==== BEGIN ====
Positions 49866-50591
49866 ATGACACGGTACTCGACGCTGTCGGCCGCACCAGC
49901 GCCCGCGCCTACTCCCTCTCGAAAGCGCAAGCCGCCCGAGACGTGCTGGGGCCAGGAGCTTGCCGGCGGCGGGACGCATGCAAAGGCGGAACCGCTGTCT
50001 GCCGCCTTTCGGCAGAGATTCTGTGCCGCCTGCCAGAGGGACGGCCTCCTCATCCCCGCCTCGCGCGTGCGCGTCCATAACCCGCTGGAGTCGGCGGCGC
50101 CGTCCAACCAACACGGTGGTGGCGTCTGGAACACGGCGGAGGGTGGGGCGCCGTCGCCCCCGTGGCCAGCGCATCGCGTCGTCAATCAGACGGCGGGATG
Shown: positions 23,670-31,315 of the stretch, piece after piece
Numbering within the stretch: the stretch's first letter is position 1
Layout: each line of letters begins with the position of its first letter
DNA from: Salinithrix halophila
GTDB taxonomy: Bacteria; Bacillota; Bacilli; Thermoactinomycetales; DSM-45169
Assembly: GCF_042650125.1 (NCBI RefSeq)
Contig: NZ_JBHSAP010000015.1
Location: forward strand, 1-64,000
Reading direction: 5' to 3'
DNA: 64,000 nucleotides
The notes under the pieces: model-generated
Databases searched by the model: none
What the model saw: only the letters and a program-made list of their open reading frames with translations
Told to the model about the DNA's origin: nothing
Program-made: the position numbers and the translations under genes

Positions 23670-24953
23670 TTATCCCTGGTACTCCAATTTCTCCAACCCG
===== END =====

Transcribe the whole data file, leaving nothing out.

Positions 49866-50591
49866 ATGACACGGTACTCGACGCTGTCGGCCGCACCAGC
49901 GCCCGCGCCTACTCCCTCTCGAAAGCGCAAGCCGCCCGAGACGTGCTGGGGCCAGGAGCTTGCCGGCGGCGGGACGCATGCAAAGGCGGAACCGCTGTCT
50001 GCCGCCTTTCGGCAGAGATTCTGTGCCGCCTGCCAGAGGGACGGCCTCCTCATCCCCGCCTCGCGCGTGCGCGTCCATAACCCGCTGGAGTCGGCGGCGC
50101 CGTCCAACCAACACGGTGGTGGCGTCTGGAACACGGCGGAGGGTGGGGCGCCGTCGCCCCCGTGGCCAGCGCATCGCGTCGTCAATCAGACGGCGGGATG
Shown: positions 23,670-31,315 of the stretch, piece after piece
Numbering within the stretch: the stretch's first letter is position 1
Layout: each line of letters begins with the position of its first letter
DNA from: Salinithrix halophila
GTDB taxonomy: Bacteria; Bacillota; Bacilli; Thermoactinomycetales; DSM-45169
Assembly: GCF_042650125.1 (NCBI RefSeq)
Contig: NZ_JBHSAP010000015.1
Location: forward strand, 1-64,000
Reading direction: 5' to 3'
DNA: 64,000 nucleotides
The notes under the pieces: model-generated
Databases searched by the model: none
What the model saw: only the letters and a program-made list of their open reading frames with translations
Told to the model about the DNA's origin: nothing
Program-made: the position numbers and the translations under genes

Positions 23670-24953
23670 TTATCCCTGGTACTCCAATTTCTCCAACCCG